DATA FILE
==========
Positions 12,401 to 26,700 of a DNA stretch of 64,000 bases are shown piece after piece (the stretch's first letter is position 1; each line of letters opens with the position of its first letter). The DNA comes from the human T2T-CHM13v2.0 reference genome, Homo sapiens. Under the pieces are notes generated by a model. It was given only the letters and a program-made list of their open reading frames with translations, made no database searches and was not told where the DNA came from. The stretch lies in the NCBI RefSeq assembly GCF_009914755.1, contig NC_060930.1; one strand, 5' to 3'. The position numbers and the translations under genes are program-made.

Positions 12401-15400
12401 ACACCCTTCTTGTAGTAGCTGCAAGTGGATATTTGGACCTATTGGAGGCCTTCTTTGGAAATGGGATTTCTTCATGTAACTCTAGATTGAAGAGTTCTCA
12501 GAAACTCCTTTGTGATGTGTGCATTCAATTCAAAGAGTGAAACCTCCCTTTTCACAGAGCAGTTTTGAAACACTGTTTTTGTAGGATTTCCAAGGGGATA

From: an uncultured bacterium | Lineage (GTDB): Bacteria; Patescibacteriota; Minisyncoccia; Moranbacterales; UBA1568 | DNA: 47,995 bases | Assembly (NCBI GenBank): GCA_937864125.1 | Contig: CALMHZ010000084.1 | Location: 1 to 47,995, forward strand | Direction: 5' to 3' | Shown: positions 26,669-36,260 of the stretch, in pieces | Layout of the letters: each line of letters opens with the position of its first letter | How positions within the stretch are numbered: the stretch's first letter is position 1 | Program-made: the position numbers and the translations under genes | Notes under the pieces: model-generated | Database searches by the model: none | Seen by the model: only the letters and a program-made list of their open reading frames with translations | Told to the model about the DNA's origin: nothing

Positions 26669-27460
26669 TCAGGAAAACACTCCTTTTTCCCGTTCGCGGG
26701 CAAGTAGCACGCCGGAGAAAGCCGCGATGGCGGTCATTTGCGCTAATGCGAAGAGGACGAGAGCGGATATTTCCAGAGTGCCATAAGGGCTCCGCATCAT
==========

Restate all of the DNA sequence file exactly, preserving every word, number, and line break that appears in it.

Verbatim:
Positions 12,401 to 26,700 of a DNA stretch of 64,000 bases are shown piece after piece (the stretch's first letter is position 1; each line of letters opens with the position of its first letter). The DNA comes from the human T2T-CHM13v2.0 reference genome, Homo sapiens. Under the pieces are notes generated by a model. It was given only the letters and a program-made list of their open reading frames with translations, made no database searches and was not told where the DNA came from. The stretch lies in the NCBI RefSeq assembly GCF_009914755.1, contig NC_060930.1; one strand, 5' to 3'. The position numbers and the translations under genes are program-made.

Positions 12401-15400
12401 ACACCCTTCTTGTAGTAGCTGCAAGTGGATATTTGGACCTATTGGAGGCCTTCTTTGGAAATGGGATTTCTTCATGTAACTCTAGATTGAAGAGTTCTCA
12501 GAAACTCCTTTGTGATGTGTGCATTCAATTCAAAGAGTGAAACCTCCCTTTTCACAGAGCAGTTTTGAAACACTGTTTTTGTAGGATTTCCAAGGGGATA

From: an uncultured bacterium | Lineage (GTDB): Bacteria; Patescibacteriota; Minisyncoccia; Moranbacterales; UBA1568 | DNA: 47,995 bases | Assembly (NCBI GenBank): GCA_937864125.1 | Contig: CALMHZ010000084.1 | Location: 1 to 47,995, forward strand | Direction: 5' to 3' | Shown: positions 26,669-36,260 of the stretch, in pieces | Layout of the letters: each line of letters opens with the position of its first letter | How positions within the stretch are numbered: the stretch's first letter is position 1 | Program-made: the position numbers and the translations under genes | Notes under the pieces: model-generated | Database searches by the model: none | Seen by the model: only the letters and a program-made list of their open reading frames with translations | Told to the model about the DNA's origin: nothing

Positions 26669-27460
26669 TCAGGAAAACACTCCTTTTTCCCGTTCGCGGG
26701 CAAGTAGCACGCCGGAGAAAGCCGCGATGGCGGTCATTTGCGCTAATGCGAAGAGGACGAGAGCGGATATTTCCAGAGTGCCATAAGGGCTCCGCATCAT